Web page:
Yes, Buffett Can Still Beat the Market on Berkshire's Behalf!

On the back of yesterday's drop, U.S. stocks opened higher this morning, with the S&P 500 (SNPINDEX: ^GSPC  ) and the narrower, price-weighted Dow Jones Industrial Average (DJINDICES: ^DJI  ) gaining 0.44% and 0.39%, respectively, at 10:10 a.m. EDT.

Berkshire: Going abroad pays off
If I had a dollar for every comment asserting at the end of a Berkshire Hathaway (NYSE: BRK-A  ) (NYSE: BRK-B  ) article that CEO Warren Buffett has lost his touch, I'd have a small fortune myself. Those opinions are an affront to reality when there is so much evidence to the contrary -- and yesterday, Berkshire supplied even more.

On Wednesday, the candy-to-bricks conglomerate announced that it had acquired the remaining 20% of Israel-headquartered International Metalworking Companies -- more commonly known by the name of its largest subsidiary, Iscar -- for the sum of $2.05 billion. The transaction values Iscar at $10.25 billion. In 2006, when Berkshire acquired its initial 80% stake, it paid $4 billion for a $5 billion valuation. A doubling in value over a seven-year timeframe is a respectable return, especially in relation to the stock market's performance over the same period:


Increase in value*

Berkshire's initial 80% stake in Iscar

+105%

Berkshire Hathaway

+80.2%

S&P 500

+19.4%

Dow Jones Industrial Average

+27%

Source: Author's calculations, based on data from Berkshire Hathaway and Yahoo! Finance. *The return, which does not include dividends, is calculated from the date of the initial announcement, May 5, 2006, through May 1, 2013.

What's the secret to Buffett's success? It's hardly mysterious or complicated. In the Iscar acquisition, he paid a reasonable price for an outstanding business led by world-class management. What's odd is not the result, but rather the fact that more people aren't imitating the process in order to achieve that same result.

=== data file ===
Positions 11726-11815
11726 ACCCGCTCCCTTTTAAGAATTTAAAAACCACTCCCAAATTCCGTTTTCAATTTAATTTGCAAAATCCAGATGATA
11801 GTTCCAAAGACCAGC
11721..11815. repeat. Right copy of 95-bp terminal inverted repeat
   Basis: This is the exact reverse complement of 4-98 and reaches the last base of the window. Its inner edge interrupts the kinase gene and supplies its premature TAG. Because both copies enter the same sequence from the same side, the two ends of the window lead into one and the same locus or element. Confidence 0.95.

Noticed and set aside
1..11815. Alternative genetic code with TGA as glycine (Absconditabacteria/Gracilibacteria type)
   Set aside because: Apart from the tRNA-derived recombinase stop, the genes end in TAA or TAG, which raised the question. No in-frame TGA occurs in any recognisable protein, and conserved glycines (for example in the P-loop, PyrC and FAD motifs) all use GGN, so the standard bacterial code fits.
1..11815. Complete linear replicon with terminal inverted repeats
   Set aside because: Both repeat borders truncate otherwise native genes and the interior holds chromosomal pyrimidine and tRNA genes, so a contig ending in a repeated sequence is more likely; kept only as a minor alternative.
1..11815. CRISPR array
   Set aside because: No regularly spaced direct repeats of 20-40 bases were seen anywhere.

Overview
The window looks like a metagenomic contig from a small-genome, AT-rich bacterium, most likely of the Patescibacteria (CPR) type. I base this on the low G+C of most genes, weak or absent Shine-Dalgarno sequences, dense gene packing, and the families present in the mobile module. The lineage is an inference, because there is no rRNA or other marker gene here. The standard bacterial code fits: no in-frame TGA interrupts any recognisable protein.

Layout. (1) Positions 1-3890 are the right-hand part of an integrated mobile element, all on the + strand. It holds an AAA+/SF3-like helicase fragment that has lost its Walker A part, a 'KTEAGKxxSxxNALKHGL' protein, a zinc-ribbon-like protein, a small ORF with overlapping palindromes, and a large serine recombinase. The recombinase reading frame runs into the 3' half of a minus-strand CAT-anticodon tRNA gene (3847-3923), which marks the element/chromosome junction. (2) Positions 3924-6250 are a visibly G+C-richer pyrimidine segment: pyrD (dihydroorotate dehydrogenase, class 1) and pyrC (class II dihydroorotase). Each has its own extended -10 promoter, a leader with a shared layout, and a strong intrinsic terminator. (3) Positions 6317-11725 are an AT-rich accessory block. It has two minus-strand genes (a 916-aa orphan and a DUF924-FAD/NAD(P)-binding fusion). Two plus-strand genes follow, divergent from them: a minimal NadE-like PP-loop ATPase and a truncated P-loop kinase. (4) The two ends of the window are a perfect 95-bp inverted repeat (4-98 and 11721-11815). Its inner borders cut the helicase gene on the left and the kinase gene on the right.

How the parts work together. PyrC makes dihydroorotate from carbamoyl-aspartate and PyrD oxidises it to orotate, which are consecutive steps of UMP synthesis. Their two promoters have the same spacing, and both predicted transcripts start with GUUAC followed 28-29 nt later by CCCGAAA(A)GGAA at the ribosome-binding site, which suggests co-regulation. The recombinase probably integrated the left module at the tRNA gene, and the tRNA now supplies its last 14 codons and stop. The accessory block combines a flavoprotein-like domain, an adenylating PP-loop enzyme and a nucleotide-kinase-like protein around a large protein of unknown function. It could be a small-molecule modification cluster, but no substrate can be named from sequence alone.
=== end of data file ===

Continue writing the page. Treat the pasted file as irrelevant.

Of course, that suggests that the process remains repeatable. As Warren Buffet put it at the 2006 Berkshire Annual Meeting, "The nice thing is that there are many others [like Iscar] out there, but there aren't really other Berkshires out there."

Warren Buffett has said for a number of years that Berkshire's size will make beating the market increasingly difficult. However, he still expects to beat the S&P 500 by several percentage points, and Iscar's acquisition suggests it's an achievable goal.

But is Berkshire a buy now?
Thanks to Buffett's investing savvy, Berkshire Hathaway's book value per share has grown a mind-blowing 586,817% over the past 48 years. But with Buffett aging and Berkshire rapidly evolving, is this insurance conglomerate still a buy today? In The Motley Fool's premium report on the company, Berkshire expert Joe Magyer provides investors with key reasons to buy, as well as important risks to watch out for. Click here now for instant access to Joe's take on Berkshire!


Read/Post Comments (0) | Recommend This Article (2)

Comments from our Foolish Readers

Help us keep this a respectfully Foolish area! This is a place for our readers to discuss, debate, and learn more about the Foolish investing topic you read about above. Help us keep it clean and safe. If you believe a comment is abusive or otherwise violates our Fool's Rules, please report it via the Report this Comment Report this Comment icon found on every comment.

Be the first one to comment on this article.

DocumentId: 2403828, ~/Articles/ArticleHandler.aspx, 7/28/2014 5:08:48 PM

Report This Comment

Use this area to report a comment that you believe is in violation of the community guidelines. Our team will review the entry and take any appropriate action.

Sending report...


Advertisement